Many years ago, being part of a group meant a greater chance of survival for reasons such as safety and being able to hunt for food, and whilst the same reasons may not be valid today, isolating ourselves can still affect our physical health and emotional wellbeing due to the fact that we are social creatures. We need love and nurture as babies to actually grow our brains and we continue to need that love and companionship throughout our lives in order to thrive and survive in many ways.
A 75 year Harvard study done by Grant and Glueck, which tracked the physical and emotional wellbeing of two populations of men from different social background, found that the most significant factor to thriving in life and that had the most importance placed upon it, was, that‘good relationships keep us happier and healthier’. The data showed quite clearly that those who feel lonely are likely to see their physical health decline earlier and even die younger. One thing to stress however, is that it’s the quality of our relationships that matter, if they are toxic or draining this can obviously have an adverse effect and we should strive to surround ourselves with people who sincerely care about us and want us to grow.
However sometimes circumstances can lead us to isolate ourselves and therefore impose loneliness onto ourselves. This could be after suffering a loss or trauma and in trying to cope with it we inadvertently shut ourselves away and reject the offers of support that are out there because we fear being an inconvenience or we just do not want to talk about the thing that is causing us pain, even though it may help to talk to someone we trust and cares for us.
Sometimes we feel we are being strong, as we have always been told that, and it can be a core belief of ‘I have to be strong’ that we have carried since childhood. Which has made us be considerate and not wanting to bother anyone thus tend to just get on with things ourselves and even when we do suffer, we do so in silence and isolation. Needless to say this can cause resentment, depression and many other emotional illnesses.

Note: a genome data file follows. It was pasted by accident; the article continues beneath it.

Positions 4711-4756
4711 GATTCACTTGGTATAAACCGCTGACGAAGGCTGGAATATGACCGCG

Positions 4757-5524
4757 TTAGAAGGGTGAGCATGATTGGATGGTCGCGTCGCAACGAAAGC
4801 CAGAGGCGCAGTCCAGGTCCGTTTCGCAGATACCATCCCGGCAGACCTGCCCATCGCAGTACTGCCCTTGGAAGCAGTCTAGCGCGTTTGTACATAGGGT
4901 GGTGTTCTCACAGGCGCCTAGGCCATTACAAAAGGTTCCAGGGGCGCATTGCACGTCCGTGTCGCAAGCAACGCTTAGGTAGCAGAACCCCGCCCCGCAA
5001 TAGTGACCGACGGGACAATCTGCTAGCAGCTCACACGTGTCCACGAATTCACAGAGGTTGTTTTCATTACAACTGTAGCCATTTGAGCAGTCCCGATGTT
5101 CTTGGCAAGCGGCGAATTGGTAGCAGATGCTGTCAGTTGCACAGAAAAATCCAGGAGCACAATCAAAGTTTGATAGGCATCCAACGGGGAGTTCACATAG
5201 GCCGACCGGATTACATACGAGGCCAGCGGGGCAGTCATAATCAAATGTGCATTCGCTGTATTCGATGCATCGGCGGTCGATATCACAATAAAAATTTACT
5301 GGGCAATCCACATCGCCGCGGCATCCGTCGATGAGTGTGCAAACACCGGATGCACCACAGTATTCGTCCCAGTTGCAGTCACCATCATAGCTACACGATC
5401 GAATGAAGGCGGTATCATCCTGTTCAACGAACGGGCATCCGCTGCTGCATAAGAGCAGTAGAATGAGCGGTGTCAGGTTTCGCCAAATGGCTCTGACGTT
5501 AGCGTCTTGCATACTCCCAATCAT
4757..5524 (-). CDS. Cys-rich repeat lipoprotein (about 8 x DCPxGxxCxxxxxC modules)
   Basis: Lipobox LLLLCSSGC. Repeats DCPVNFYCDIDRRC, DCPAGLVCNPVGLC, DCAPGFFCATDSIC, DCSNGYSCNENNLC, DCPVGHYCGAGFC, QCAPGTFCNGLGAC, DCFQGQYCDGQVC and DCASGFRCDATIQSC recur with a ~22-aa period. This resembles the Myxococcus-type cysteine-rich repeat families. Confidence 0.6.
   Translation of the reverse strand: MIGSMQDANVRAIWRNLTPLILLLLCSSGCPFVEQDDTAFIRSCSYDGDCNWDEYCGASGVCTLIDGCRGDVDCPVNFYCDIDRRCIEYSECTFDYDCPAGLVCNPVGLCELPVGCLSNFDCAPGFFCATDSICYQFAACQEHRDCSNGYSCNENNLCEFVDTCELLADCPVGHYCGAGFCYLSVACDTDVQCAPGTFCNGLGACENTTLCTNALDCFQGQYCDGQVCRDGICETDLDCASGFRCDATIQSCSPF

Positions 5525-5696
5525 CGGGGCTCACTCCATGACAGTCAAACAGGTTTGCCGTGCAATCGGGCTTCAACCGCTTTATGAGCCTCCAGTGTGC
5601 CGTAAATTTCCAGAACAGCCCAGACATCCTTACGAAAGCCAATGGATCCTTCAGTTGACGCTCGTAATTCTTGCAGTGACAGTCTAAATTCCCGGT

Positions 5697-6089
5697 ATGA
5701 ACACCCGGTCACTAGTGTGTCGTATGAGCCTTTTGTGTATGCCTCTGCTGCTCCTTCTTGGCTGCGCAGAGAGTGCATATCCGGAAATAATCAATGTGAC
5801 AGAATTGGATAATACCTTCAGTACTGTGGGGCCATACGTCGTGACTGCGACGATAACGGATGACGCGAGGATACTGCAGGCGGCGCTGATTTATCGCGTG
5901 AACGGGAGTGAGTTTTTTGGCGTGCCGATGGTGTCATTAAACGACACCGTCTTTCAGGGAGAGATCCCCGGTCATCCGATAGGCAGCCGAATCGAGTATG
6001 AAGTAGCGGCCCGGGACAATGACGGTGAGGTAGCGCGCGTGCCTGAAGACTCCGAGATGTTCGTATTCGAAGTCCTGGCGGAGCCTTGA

Depression and anxiety (including social anxiety) can also make us isolate ourselves. Negative core beliefs are often behind these emotional states and they could include ‘I am not good enough’ or‘I am worthless’, and even extend to the world and other people, ‘everyone is bad’, and ‘the world is a scary place to live in’. Our core beliefs are generally formulated in childhood based on the experiences we had as children and how we interpreted them. A child who felt neglected could easily come to the conclusion that ‘no one loves me’ and therefore ‘I am not good enough’, similarly, a child growing up with war and conflict could come to the conclusion that ‘the world is a scary place’ if they saw their world constantly in turmoil. They may also develop distrust for people and develop the belief that ‘I can’t trust anyone’.
As adults we can also be plunged into a negative mindset after suffering a trauma or painful experience such as a debilitating illness, the death of loved one, divorce, losing employment etc, that we could not come to terms with and therefore we start seeing life as being unfair or projecting what another person may have done to us, onto ourselves and we may isolate ourselves accordingly. The nature of negative core beliefs is that they are self sustaining, it means that we will look for the information that confirms our belief about ourselves and ignore anything that says otherwise, not focusing on the truth but instead on what we believe to be true.